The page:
Monday 18 December 2017

Cork's dole queues shorter than last year


ACCORDING to the latest CSO figures, just shy of 300 people stopped signing on at the dole office in Newmarket in the last year.

In November 2012, there were 1,701 people who were listed on the live register, however, fast forward one year, and it now stands at 1,424, which is a drop of 16.28%, or just shy of 300 people.

The picture in nearby Mallow is similar, there are now 288 less people signing on in the last year.

In November 2013, there were 2,438 listed as being on the live register, and in November 2013, that figure dipped to 2,666, which is 8.55% less.

Figures produced by the CSO showed that 37,603 people in Cork were on the live register in November. This compares to 41,268 for November 2012, a reduction of 3,655.

Other regions which showed a dip included Macroom, which in November 2012 had 1,555 signing on; this figure has decreased to 1,440 – a decrease of almost 125 people signing on.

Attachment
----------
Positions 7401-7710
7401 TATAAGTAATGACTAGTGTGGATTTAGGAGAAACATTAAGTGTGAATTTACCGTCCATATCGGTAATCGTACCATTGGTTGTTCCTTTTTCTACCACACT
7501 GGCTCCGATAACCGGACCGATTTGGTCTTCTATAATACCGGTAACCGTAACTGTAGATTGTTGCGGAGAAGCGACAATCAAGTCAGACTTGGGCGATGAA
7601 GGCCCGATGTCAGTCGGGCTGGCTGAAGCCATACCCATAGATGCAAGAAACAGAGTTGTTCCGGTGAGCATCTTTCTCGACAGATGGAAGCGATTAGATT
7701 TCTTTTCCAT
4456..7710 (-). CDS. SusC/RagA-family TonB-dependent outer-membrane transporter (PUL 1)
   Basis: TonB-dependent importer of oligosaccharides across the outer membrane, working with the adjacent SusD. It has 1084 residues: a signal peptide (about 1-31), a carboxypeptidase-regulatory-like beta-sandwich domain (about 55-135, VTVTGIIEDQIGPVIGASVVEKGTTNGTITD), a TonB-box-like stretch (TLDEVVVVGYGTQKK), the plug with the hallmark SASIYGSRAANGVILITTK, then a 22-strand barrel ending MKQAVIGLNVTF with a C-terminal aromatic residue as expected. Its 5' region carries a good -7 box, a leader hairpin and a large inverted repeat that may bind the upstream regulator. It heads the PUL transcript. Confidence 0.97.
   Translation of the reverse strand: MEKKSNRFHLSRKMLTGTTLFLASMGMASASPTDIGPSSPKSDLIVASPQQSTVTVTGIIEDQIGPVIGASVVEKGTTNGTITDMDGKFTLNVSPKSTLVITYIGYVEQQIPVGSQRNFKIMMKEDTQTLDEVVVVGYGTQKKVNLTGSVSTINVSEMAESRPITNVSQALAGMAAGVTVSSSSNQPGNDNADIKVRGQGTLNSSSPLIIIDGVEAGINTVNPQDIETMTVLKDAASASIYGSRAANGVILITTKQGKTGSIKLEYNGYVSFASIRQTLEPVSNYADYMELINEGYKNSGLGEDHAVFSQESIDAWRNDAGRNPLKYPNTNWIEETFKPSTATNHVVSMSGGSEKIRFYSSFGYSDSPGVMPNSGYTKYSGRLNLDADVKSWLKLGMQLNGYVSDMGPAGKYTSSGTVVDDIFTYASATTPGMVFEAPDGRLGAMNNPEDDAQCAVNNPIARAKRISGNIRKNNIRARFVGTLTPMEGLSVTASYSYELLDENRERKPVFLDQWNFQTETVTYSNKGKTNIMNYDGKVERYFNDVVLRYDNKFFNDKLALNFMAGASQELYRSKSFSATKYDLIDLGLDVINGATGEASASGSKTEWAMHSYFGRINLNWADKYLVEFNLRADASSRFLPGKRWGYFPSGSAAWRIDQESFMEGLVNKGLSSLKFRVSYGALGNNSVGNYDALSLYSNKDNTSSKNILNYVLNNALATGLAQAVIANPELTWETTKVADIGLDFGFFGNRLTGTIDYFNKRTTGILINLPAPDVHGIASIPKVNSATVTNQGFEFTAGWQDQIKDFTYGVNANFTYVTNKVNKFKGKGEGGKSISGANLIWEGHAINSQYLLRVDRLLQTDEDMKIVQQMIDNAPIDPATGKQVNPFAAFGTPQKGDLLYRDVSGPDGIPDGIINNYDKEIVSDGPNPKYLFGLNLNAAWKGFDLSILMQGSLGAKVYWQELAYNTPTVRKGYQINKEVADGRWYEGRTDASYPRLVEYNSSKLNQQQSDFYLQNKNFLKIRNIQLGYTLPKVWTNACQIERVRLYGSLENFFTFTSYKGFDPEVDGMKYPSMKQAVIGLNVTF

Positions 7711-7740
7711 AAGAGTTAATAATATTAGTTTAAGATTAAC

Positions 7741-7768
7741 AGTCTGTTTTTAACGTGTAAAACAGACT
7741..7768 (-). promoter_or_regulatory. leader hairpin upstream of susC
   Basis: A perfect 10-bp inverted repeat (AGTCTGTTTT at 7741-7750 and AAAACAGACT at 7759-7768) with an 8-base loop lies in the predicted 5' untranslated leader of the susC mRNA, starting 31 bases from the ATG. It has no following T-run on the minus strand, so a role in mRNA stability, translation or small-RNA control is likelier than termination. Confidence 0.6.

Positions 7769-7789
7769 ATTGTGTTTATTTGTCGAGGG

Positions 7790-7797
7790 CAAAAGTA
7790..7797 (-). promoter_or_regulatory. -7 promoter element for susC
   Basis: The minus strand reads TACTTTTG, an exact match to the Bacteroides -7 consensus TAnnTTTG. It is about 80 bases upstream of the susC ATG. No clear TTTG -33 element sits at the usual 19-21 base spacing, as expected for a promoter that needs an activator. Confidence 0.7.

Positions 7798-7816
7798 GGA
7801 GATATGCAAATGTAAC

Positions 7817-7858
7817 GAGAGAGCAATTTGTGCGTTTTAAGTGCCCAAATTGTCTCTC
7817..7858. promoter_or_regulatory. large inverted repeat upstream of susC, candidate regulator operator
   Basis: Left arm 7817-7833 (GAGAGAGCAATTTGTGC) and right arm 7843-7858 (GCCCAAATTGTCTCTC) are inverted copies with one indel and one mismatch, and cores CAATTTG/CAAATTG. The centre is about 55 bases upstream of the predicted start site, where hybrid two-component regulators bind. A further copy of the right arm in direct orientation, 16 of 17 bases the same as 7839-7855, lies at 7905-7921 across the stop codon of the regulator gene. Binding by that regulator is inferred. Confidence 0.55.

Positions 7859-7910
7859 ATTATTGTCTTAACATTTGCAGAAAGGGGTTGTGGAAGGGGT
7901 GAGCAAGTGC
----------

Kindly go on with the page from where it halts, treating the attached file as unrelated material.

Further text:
Equally in Fermoy, in November last year, there were 2,540 people on the live register, and this was chopped down to 2,336 just one year later.

Cllr Gerard Murphy (FG), who is based in Newmarket, said he has been speaking to the business community in Duhallow and there is a "general feeling," that there is a "slight pick up" in the marketplace.

"Confidence is returning and that can only be viewed as a good thing. However, western Duhallow has always been plagued by emigration and I don't think that will change any time soon," he said.

"Over Christmas there is also an incentive to take on extra people, particularly so in the retail sector. That can lead to a more permanent position," he said.

Cllr Murphy said that BCD engineering in Charleville has also been hiring people in the last number of weeks.

"The national public sector embargo is obviously still a problem, but hopefully, now, the country is reaching stability. There are a lot of people, in particular in Cork County Council who have retired and are not being replaced," he said.

Cllr Murphy was also of the view that the Department of Social Welfare needs to do more to facilitate people who do find part time work.

"The person may only have part time work for a short period of time, but if they leave the system then it is made very difficult for them to get back into the system. I think the Department of Social Welfare needs to do more to facilitate people," he said.


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